Ann Arbor Restaurant Week helps chefs attract new customers and try out new flavors
Daniel Brenner | AnnArbor.com
Businesses across the city look forward to Ann Arbor Restaurant Week, when their seats are full and their chefs can experiment.
“We do a 100 percent increase in covers, and about half of those are new customers, people who’ve never eaten here before.”
Businesses up and down Main Street, as well as a few others sprinkled across the city owe a debt of gratitude to the owners of now-closed Bella Ciao, who returned from a vacation in San Diego with the idea of bringing the city’s “Restaurant Week” to Ann Arbor.
“The first time we did it was in the summer of 2009, and we had 21 restaurants involved,” Main Street Area Association director Maura Thomson said. This January there are 55 participating restaurants, up from 49 last year.
“I like to look at this as a community event, and a lot of our restaurant owners are great team players so they want to be part of something unified.”
That feeling of unity has led restaurants outside the downtown core to get involved with the event. Thomson said she does not solicit the participation of restaurants outside the Main Street Area Association, but that anyone can participate as long as they meet the menu criteria.
Restaurants involved in the promotion must offer a $15 or two-for-$15 lunch and a multi-course dinner that costs either $28 per person or per couple.
“Because we’re not on Main Street and we’re not that far away either, we like to be a part of the community that the Main Street Area Association works to create,” Mediterrano manager Ray Borden said.
“We’re kind of out of the way, our location is a little obscure, so being a part of restaurant week gives us an exposure that we might not get otherwise.”
Mediterrano, on South State Street near Eisenhower Parkway, uses the week to create a menu that combines some of its traditional menu items with new creations. At Cafe Felix on Main Street, the emphasis for restaurant week menus is on creating a new and unique experience.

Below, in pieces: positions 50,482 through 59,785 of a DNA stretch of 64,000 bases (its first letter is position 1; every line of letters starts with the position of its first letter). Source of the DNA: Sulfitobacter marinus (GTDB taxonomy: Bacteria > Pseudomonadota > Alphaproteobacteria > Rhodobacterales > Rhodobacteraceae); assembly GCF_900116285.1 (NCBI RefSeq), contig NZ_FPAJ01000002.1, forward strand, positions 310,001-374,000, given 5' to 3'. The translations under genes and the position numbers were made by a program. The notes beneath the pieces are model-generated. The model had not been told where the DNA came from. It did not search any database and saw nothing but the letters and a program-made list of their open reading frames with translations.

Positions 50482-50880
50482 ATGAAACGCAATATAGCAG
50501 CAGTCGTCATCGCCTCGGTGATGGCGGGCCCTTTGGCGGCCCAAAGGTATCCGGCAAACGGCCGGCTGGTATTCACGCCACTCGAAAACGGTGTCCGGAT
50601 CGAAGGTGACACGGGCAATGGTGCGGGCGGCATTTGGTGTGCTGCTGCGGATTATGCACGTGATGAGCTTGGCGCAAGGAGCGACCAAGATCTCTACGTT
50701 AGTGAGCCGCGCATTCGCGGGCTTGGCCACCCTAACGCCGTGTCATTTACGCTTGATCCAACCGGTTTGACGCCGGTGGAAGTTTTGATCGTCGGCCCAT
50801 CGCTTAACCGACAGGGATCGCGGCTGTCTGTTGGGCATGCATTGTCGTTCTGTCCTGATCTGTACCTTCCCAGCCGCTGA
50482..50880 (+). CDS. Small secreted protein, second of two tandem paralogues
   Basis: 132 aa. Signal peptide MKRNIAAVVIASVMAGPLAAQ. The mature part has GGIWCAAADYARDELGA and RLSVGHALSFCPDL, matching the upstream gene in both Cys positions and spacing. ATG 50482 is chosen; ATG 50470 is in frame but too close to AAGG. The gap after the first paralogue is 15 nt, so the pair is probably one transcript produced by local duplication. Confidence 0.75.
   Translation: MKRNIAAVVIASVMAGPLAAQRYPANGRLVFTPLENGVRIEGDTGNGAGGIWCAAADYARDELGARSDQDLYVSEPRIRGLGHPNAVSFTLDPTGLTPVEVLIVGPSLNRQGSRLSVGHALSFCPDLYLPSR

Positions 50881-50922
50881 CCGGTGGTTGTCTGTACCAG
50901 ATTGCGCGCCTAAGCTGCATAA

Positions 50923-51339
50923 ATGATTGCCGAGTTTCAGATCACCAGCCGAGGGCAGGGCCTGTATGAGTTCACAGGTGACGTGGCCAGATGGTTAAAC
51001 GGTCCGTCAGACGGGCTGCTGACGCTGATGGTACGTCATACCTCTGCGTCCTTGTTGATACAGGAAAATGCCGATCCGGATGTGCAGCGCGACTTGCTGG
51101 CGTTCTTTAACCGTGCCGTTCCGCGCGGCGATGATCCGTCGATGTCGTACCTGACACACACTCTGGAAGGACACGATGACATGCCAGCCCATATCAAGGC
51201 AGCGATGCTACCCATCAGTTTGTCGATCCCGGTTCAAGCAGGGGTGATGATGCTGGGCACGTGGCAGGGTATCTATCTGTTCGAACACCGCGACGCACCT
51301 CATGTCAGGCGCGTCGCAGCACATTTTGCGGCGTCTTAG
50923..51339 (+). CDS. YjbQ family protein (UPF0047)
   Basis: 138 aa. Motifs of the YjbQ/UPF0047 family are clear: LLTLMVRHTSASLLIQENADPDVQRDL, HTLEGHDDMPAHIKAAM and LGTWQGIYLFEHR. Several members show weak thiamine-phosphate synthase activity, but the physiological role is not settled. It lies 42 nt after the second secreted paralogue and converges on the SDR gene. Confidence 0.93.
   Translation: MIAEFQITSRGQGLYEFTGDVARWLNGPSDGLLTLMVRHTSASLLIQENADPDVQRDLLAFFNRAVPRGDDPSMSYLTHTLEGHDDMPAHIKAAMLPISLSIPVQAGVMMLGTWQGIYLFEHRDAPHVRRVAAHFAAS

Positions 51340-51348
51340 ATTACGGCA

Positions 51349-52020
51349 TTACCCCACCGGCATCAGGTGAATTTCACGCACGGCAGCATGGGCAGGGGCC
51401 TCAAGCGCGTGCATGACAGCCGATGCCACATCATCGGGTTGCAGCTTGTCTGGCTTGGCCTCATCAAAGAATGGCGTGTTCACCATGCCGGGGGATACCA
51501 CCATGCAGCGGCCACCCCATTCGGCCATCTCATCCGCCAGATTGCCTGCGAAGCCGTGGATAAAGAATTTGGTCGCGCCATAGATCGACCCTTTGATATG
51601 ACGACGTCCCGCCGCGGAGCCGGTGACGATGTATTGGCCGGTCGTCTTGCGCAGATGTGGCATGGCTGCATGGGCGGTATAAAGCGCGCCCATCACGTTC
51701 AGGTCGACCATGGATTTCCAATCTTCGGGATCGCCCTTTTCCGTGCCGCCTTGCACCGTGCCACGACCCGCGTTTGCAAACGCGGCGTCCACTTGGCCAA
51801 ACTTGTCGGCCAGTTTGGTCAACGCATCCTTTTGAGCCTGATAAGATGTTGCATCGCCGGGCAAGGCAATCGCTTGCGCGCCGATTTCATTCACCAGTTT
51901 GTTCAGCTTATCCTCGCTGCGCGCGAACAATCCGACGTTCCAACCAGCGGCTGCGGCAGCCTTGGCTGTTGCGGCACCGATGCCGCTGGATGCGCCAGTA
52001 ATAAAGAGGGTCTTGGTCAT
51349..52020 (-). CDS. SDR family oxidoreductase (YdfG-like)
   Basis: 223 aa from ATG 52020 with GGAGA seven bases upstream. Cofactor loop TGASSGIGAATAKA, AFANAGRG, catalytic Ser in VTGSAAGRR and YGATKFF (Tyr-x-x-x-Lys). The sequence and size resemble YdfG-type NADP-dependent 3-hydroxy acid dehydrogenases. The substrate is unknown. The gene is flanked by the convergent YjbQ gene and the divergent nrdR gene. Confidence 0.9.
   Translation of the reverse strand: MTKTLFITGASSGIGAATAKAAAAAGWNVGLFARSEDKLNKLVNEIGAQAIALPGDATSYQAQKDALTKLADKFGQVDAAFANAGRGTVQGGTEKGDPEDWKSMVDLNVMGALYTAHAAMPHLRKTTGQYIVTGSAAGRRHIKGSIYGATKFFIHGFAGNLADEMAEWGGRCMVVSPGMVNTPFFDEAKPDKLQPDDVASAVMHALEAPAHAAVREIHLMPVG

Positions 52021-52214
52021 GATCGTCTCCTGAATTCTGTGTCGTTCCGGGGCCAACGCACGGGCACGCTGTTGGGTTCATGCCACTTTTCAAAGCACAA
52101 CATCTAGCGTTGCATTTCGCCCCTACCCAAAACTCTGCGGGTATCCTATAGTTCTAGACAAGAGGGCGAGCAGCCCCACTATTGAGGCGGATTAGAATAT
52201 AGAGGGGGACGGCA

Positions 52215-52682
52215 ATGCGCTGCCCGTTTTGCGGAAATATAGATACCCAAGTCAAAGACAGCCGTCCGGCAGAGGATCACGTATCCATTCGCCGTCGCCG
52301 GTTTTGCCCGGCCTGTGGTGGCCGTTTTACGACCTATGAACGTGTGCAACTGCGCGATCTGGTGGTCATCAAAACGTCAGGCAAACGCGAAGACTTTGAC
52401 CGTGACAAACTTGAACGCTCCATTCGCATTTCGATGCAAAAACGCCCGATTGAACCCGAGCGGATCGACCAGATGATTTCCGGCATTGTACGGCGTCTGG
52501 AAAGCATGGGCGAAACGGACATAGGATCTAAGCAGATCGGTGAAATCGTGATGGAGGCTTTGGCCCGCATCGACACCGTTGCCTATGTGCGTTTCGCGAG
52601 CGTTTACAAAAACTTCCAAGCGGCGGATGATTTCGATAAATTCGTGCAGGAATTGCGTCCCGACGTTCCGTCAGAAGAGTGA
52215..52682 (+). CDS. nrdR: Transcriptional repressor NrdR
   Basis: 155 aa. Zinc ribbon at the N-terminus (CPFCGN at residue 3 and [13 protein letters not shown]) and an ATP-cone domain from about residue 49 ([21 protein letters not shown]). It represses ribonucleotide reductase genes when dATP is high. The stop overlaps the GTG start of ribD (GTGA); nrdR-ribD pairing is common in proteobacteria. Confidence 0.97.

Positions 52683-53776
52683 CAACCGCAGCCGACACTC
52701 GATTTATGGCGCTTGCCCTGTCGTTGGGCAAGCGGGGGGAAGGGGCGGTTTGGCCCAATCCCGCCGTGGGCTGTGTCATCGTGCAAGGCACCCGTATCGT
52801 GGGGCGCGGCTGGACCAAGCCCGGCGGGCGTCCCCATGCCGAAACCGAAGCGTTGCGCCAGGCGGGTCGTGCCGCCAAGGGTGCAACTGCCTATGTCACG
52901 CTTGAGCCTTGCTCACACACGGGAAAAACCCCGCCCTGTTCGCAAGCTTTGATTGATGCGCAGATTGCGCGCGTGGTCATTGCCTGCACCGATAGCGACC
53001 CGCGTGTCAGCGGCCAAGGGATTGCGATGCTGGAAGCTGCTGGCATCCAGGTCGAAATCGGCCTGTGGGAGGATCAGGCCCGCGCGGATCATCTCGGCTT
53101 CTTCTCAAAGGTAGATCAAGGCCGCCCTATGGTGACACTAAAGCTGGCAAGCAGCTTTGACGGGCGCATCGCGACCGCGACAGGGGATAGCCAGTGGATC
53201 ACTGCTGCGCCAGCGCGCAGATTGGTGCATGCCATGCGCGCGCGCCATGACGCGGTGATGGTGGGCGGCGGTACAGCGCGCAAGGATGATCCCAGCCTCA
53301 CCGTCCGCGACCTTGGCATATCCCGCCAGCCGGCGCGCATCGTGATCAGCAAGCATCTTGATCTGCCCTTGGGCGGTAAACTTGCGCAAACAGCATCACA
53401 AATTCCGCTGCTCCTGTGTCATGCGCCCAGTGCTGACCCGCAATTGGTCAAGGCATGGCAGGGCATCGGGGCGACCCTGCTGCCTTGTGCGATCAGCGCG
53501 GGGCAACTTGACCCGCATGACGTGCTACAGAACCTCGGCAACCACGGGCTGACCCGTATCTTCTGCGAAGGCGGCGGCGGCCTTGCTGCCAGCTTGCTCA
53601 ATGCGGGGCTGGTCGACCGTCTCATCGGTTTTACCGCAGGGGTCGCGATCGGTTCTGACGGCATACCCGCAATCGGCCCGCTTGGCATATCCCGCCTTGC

“For lunch we look to be creative but also keep speed in mind,” co-owner Felix Landrum said. “At night people seem to be a bit more laid back and willing to hang out a little bit longer so we have a bit more flexibility there.”
Landrum said he enjoys restaurant week, and that it increases his business by about 50 percent versus a normal winter week.
“It creates an interesting situation because you put food out there that isn’t necessarily on your menu and you have a lot of first-time customers who are then trying food that you don’t necessarily have regularly,” he said.
Daniel Brenner I AnnArbor.com
“Ours is more of an open menu,” owner Dave Ziegler said.
“What we’re doing is people can come in and order two entrees with two beverages and two desserts for $15 We’re trying to attract attention and we’re using the week to make people aware that we’re here.”
Ziegler said he’s been very pleased with the response from his first foray into the event. He had no expectations going in, but has noticed a significant increase in new customers.
“We’re contemplating running our own similar promotion thought the year occasionally,” he said.
“And we’ll definitely continue to be a part of restaurant week. It gets people into downtown Ann Arbor and it definitely works for us.”
The one demographic that may not be thrilled with restaurant week are the restaurant employees. Landrum said customers are not always as understanding as they could be of the added demands that the week puts on waiters, chefs and cooks.
“I would plead for patience, especially as far as lunch goes,” he said.
“We do a three-course lunch, and people come in with only an hour for their break and the place is overflowing and they can get a little testy. Just know that everyone is trying to do their best to serve you the best food possible.”